To boost confidence, practice smiling more often. Even if it initially feels forced or artificial, the simple act of changing your facial expression can significantly improve your mood and positively affect those around you.


Dress the part.  Research suggests clothing can powerfully influence not only how others perceive us, but also how we perceive ourselves. For example, Hajo Adam and Adam Galinsky (2002) found participants displayed increased selective attention when wearing a lab coat compared to their task performance while not wearing a lab coat. Interestingly, the participants’ performance was influenced by the symbolic significance of the clothing. Participants who were told the lab coat they were wearing was a doctor’s coat displayed increased sustained attention compared to those who were told they were wearing a painter’s coat. 


Other studies suggest wearing formal clothing can likewise influence self-perception due to positive symbolic associations. In a study conducted by Bettina Hannover and Ulrich Kühnen (2006), participants were asked to arrive dressed either formally or casually. The researchers found participants who were dressed formally were more likely to select formal trait adjectives to describe themselves, while participants wearing casual clothes used more casual adjectives to describe themselves. 


To feel and appear more confident, make sure to dress appropriately for the situation. While it is important to conform to clothing norms, especially in professional contexts, consider adding a subtle accessory or distinctive feature to project uniqueness and independence. Research suggests individuals who slightly deviate from clothing norms are perceived as having higher status and competence than conforming individuals, a phenomenon known as the “red sneakers effect." Pay attention to how you feel while wearing specific clothing and take note of outfits in which you feel most powerful.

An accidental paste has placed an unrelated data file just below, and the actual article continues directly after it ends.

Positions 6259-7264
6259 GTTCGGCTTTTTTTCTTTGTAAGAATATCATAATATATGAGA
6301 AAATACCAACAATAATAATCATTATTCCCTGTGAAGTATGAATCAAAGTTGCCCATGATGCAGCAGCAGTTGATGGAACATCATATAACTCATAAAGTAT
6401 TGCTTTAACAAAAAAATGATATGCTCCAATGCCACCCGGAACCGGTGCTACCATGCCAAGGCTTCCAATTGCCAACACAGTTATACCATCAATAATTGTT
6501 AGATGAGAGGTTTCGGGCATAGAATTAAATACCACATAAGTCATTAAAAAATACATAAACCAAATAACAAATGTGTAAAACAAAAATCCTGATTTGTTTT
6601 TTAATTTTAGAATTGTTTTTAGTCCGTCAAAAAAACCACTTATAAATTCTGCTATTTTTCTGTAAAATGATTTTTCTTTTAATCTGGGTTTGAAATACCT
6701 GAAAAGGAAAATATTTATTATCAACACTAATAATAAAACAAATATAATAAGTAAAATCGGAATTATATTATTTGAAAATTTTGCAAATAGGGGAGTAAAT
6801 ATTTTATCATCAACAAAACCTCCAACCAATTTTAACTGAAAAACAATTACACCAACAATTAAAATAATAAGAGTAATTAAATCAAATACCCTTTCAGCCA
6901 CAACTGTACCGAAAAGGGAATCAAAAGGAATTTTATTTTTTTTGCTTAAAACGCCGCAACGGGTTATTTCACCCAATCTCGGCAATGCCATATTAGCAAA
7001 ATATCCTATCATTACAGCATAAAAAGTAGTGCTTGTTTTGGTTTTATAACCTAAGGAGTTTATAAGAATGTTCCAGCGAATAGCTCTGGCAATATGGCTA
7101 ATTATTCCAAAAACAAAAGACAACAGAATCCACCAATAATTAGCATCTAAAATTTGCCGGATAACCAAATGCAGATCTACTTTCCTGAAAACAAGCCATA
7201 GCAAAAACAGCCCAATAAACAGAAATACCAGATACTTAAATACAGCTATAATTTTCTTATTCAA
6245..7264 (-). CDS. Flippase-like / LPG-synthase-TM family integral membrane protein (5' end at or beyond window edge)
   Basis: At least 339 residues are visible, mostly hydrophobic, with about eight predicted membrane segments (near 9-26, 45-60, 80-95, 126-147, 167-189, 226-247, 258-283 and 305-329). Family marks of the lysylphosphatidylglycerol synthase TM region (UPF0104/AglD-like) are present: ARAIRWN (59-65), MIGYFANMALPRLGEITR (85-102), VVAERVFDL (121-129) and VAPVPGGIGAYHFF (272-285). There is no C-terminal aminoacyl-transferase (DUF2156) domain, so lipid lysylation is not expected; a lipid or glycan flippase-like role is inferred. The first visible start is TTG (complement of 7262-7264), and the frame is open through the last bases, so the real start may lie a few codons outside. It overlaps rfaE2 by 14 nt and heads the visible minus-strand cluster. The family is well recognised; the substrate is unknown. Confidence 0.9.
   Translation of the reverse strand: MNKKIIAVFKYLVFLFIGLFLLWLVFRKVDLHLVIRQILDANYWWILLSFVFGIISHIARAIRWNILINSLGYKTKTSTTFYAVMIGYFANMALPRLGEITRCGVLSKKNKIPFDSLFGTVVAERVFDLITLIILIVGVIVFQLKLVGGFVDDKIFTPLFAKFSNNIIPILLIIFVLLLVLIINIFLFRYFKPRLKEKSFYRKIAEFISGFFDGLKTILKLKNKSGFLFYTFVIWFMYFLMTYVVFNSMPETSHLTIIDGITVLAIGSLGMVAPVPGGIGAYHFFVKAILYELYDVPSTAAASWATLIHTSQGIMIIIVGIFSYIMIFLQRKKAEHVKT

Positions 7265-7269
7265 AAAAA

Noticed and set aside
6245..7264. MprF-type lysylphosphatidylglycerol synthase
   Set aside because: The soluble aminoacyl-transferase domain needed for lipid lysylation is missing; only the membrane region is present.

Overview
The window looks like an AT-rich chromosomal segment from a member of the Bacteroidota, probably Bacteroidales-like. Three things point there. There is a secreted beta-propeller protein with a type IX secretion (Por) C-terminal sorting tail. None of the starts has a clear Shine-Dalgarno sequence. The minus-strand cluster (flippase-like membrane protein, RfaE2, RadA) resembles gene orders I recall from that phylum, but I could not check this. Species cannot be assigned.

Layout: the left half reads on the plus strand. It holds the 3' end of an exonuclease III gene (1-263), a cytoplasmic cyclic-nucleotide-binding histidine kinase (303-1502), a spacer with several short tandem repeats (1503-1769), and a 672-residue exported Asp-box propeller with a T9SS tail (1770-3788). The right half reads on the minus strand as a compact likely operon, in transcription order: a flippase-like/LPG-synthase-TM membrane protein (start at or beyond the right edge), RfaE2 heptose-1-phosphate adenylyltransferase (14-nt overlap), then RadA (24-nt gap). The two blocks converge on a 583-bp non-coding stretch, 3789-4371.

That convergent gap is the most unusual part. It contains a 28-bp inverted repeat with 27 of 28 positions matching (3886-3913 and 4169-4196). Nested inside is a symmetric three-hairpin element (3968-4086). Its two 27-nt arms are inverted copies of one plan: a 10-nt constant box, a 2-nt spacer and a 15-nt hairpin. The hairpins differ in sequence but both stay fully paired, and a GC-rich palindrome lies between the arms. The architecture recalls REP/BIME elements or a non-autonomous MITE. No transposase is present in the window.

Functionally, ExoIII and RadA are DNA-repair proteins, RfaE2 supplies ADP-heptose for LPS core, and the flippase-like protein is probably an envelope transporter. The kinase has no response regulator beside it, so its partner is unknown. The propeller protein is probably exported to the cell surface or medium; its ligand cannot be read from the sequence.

Speak slowly and intentionally. Just as confident nonverbal communication involves taking up physical space, it also involves taking up temporal space. A study by Hughes et al. (2014) investigating the effect of intentional vocal manipulations on others’ perceptions suggests people who speak slower are more likely to be perceived as having confidence than those who speak faster. Interestingly, female participants in the study tended to speak more quickly when attempting to portray confidence; however, this strategy was largely ineffective. Researchers also found that both men and women who spoke with a lower pitch were generally perceived as being more dominant. Another study examining the effect of vocal pitch on voting behavior suggests voices with a lower pitch are associated with favorable personality traits such as attractiveness and dominance.


Remember to speak slowly and take pauses in order to communicate with confidence. People tend to speak more quickly and with a higher pitch when they feel nervous. Pay attention to your vocal pitch and try speaking with a lower-pitched voice to portray greater power and confidence. Consider varying your pitch within your vocal range to emphasize your message and match the emotions you would like to communicate.